GOETZ: TJC FLIP-FLOPS ON ‘NO LAWSUITS’ ASSURANCE
NASHVILLE, Tenn. – The latest court action from TennCare legal advocates could mean the State is once again headed back to federal court as legal advocates continue to attempt to stall reform efforts in the TennCare program. That statement was issued today from Finance and Administration Commissioner Dave Goetz in response to a recent court filing by Tennessee Justice Center attorneys.
“We have spent the better part of the past year gaining the legal and federal authority to get control of this program, as the public demands that the state live within its means,” Goetz said. “It is regretful, but not entirely surprising, that the TJC has filed this motion, which is the latest step in their efforts to stop the disenrollment through the courts.”
Goetz added that the state has taken extraordinary efforts to guard against this type of litigation, including obtaining federal approval in advance of any program and eligibility changes. He also expressed sadness that these groups have fought every effort to cooperate with the state and other health care providers to deal with the fiscal crisis caused by TennCare.
“The Governor proposed a common sense plan to reform TennCare that would have kept everyone on the program, but legal advocates tried to block every move in the courts. Because of the excessive lawsuits and legal claims from these ‘advocates,’ we have been forced to take action that no one wanted. The state has spent millions of dollars beating these cases and these lawsuits have diverted attention away from the real public health sector issues we’re trying to address.”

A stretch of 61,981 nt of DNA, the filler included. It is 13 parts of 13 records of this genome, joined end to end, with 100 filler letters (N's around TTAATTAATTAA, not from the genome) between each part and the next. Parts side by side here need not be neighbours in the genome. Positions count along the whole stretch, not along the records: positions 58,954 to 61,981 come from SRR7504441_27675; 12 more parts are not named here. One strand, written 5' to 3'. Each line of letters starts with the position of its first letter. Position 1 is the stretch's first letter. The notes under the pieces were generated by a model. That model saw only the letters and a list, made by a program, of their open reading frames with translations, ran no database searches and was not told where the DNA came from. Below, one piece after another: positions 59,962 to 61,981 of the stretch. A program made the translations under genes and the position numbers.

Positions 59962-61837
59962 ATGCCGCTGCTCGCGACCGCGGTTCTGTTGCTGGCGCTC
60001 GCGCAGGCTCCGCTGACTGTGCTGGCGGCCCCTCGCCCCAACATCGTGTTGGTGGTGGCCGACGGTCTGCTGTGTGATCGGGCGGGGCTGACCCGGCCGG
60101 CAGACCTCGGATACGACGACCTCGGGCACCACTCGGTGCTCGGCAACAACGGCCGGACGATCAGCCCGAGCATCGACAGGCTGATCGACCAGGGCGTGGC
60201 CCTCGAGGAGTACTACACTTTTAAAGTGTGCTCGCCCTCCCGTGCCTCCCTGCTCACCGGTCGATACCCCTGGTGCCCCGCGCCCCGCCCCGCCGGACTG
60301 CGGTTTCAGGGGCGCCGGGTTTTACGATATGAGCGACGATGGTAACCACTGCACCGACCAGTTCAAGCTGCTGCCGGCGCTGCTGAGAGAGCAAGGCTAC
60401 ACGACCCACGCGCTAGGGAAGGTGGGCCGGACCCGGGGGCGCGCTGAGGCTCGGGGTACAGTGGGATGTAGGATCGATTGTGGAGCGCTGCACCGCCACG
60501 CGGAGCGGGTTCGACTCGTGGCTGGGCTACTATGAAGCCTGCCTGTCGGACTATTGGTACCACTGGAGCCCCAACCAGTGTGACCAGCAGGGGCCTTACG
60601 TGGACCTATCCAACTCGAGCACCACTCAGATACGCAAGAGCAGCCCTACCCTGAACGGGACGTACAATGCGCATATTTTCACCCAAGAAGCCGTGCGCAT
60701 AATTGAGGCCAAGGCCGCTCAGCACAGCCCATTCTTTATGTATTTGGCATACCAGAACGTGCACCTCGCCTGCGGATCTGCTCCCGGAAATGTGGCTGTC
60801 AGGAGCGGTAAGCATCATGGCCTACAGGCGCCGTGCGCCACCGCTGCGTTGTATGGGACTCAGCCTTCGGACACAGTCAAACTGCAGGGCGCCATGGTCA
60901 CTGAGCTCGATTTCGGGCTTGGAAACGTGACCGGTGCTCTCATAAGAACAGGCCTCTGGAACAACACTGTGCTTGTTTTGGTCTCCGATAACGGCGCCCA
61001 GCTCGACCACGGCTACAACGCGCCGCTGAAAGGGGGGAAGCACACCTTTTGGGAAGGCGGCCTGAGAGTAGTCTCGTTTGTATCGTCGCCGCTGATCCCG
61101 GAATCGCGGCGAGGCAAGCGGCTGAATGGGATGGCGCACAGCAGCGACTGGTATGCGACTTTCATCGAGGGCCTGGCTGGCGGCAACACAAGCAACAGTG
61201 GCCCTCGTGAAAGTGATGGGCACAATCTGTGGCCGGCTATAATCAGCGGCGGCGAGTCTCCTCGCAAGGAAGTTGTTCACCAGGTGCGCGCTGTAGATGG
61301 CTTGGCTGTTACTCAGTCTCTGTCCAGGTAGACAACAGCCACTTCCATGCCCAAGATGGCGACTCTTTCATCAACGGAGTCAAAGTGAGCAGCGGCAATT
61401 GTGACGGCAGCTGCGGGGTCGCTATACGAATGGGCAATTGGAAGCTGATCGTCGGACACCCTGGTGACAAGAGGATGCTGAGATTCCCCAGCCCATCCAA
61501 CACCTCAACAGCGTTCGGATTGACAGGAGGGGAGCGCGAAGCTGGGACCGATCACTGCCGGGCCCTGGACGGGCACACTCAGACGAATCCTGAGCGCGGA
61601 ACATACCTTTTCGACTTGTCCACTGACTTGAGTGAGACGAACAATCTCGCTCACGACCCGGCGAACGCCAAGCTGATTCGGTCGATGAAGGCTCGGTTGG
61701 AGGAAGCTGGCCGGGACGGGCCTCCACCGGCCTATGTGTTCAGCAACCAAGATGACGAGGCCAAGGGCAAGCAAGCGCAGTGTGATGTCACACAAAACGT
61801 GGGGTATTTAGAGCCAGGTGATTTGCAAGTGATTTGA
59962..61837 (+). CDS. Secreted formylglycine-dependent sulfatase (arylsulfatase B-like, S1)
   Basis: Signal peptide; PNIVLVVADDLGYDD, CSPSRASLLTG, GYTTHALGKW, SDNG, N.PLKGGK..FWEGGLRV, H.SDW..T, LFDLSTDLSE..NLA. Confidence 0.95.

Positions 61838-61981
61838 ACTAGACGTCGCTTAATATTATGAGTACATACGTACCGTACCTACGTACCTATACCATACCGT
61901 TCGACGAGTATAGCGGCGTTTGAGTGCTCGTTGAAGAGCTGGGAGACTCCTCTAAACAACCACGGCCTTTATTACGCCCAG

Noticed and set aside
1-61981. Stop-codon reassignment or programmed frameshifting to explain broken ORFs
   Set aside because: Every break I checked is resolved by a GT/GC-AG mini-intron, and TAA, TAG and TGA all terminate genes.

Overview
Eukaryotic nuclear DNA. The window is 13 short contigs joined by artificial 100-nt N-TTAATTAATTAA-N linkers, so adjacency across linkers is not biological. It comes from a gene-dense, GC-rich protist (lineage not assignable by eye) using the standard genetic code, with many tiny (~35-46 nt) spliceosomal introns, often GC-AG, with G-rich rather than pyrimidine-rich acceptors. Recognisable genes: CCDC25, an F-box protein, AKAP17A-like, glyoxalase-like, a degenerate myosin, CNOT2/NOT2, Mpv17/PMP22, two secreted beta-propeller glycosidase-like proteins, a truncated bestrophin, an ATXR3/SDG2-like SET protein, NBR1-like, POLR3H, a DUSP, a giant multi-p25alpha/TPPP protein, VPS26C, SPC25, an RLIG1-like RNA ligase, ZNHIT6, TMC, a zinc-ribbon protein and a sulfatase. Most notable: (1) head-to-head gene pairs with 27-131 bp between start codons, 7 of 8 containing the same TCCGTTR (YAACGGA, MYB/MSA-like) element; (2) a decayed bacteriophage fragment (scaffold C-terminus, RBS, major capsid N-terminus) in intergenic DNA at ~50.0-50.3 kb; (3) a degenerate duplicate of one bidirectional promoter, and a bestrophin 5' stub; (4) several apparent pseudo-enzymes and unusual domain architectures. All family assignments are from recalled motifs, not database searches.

TJC officials had previously assured the State they were not preparing to sue the state. In a September 7 email, TJC’s communications staffer told TennCare officials, “…[the State] believes the TJC is preparing to sue the state on behalf of TennCare disenrollees. I wanted to let you know that no such litigation is being planned here.”
State attorneys have been successful in proving the State’s position to the courts, obtaining favorable previous rulings throughout the TennCare reform process, including:
State attorneys are still reviewing the advocates’ 80-page filing, made November 8 in the U.S. District Court Middle Tennessee Division in Nashville. Attorneys plan to file a legal response soon. The filing was made in the settlement agreement and long-standing lawsuit known as “Rosen v. Tennessee,” which deals with the process of eligibility determination for TennCare. The courts and the federal government have approved that process.